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S. African President Zuma to Meet With Lesotho Leaders Tuesday

  • Peter Clottey

FILE - Thomas Motsoahae Thabane, Prime Minister of Lesotho, addresses the 68th United Nations General Assembly at U.N. headquarters in New York, Sept. 26, 2013.

FILE - Thomas Motsoahae Thabane, Prime Minister of Lesotho, addresses the 68th United Nations General Assembly at U.N. headquarters in New York, Sept. 26, 2013.

South Africa President Jacob Zuma is scheduled to meet leaders of Lesotho’s coalition government Tuesday in a bid to help resolve sharp political disagreements that led to last month’s alleged attempt to overthrow Prime Minister Thomas Thabane’s government, according to the prime minister's spokesperson, Thabo Thakalekoala.

Zuma, who is chairperson of the Southern African Development Community’s (SADC) Politics, Defense and Security Cooperation, is backed by the regional bloc to broker a peace deal to help end Lesotho’s political tension.

A delegation from the Commonwealth of Nations from London will also participate in the meeting, according to Thakalekoala. The Lesotho leaders will include Prime Minister Thabane, Deputy Prime Minister Mothetjoa Metsing and Thesele 'Maseribane, Minister of Gender and Youth, Sports and Recreation.

“The purpose of the meeting is to chart the way forward to find out how Lesotho can achieve everlasting peace and stability. And we are hoping [that] after that meeting, we will see some progress towards achieving peace in this country,” said Thakalekoala.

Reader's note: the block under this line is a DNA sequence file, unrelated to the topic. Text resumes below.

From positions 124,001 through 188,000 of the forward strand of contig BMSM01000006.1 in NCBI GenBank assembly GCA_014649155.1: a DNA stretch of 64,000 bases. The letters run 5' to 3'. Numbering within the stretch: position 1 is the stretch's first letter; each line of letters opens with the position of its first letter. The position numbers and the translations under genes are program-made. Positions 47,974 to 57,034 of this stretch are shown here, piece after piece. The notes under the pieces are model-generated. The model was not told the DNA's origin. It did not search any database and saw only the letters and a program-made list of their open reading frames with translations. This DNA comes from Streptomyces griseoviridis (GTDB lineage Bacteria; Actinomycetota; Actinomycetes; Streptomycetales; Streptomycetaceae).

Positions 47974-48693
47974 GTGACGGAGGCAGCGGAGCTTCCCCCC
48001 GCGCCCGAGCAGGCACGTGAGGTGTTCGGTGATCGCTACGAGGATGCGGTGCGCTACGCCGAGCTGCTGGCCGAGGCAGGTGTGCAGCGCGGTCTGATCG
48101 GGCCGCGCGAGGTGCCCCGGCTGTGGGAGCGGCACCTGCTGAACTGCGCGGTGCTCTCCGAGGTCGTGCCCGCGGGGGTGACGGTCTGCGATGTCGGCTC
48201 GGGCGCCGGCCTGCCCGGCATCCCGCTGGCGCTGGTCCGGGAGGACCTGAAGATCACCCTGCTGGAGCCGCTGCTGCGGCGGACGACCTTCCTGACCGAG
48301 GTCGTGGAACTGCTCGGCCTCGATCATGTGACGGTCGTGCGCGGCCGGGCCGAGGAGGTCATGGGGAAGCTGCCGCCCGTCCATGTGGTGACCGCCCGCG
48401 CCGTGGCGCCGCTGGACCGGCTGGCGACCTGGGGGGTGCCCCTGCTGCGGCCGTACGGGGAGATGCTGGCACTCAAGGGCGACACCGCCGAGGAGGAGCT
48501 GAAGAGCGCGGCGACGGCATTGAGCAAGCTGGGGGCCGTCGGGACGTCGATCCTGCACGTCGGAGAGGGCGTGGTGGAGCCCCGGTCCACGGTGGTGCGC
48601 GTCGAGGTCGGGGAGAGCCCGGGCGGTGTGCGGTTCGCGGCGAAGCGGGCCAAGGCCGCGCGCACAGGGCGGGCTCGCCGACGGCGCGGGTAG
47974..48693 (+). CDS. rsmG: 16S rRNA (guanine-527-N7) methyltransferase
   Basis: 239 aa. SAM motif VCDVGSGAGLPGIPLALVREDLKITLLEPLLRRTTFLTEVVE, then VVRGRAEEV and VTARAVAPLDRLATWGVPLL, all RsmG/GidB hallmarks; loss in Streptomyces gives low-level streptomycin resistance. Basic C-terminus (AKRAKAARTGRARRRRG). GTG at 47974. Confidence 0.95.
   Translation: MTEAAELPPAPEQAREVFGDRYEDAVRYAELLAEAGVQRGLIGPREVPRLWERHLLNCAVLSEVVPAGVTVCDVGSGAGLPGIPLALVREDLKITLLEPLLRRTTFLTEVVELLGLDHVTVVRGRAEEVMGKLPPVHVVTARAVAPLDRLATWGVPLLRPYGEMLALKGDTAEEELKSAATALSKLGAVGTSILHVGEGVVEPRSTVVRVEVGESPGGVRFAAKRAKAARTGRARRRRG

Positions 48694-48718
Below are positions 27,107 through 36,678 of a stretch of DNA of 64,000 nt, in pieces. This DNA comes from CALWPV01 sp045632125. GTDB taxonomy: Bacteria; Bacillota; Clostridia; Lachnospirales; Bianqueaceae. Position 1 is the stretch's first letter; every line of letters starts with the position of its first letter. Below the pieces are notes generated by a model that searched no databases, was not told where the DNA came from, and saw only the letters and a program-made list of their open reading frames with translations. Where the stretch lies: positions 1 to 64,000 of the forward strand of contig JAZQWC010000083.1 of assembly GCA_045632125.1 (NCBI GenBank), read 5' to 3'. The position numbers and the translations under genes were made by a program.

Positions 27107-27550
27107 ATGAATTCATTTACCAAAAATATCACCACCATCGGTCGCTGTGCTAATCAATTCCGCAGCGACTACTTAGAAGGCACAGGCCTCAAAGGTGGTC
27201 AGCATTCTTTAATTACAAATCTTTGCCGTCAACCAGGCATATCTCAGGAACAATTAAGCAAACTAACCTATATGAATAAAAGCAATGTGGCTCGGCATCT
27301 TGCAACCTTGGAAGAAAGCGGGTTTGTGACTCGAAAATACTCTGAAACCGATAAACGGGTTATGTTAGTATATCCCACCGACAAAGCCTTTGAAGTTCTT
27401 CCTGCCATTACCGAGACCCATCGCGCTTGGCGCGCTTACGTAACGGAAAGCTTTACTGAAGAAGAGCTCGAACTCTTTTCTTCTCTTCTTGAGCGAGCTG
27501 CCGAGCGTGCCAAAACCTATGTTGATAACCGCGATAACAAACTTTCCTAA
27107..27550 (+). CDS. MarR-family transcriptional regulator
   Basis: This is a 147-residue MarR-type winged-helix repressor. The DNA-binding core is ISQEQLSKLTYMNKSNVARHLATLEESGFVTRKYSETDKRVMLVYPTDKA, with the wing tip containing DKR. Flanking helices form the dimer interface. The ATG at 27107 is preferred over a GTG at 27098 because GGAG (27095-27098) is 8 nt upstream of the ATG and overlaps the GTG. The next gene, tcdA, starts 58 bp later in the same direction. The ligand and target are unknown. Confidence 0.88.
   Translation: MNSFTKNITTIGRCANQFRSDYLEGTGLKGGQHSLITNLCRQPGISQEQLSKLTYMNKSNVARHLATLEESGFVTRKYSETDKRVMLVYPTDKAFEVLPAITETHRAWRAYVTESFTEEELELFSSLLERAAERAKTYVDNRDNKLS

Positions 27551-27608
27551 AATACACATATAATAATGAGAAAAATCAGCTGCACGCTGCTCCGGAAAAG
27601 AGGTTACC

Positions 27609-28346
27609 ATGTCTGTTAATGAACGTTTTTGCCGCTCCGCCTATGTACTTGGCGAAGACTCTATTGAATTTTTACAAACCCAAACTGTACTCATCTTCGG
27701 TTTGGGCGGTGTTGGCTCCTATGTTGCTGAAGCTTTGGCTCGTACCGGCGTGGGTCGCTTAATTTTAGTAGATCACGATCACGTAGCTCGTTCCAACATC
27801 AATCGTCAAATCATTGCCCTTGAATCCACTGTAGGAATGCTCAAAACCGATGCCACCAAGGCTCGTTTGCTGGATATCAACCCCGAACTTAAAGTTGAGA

Rivals in the coalition government accused Thabane of a power grab after he suspended parliament, allegedly to avoid a vote of no-confidence.

Thabane called for military intervention in Lesotho to restore law and order following the alleged coup attempt.

Thakalekoala says the people of Lesotho want military intervention from SADC in order to feel secure and safe, since he said a renegade army general seized military weapons and went into hiding.

“Until that renegade general is disarmed, this country will remain tensed and people will never be at ease. So, military intervention according to many Basotho is the only solution,” Thakalekoala said.

Thakalekoala said the security and political situation remain tense despite efforts to resolve disagreement in the coalition government.

“The disagreement[s] between the three leaders are getting wider and wider every day, especially the deputy prime minister,” said Thakalekoala.

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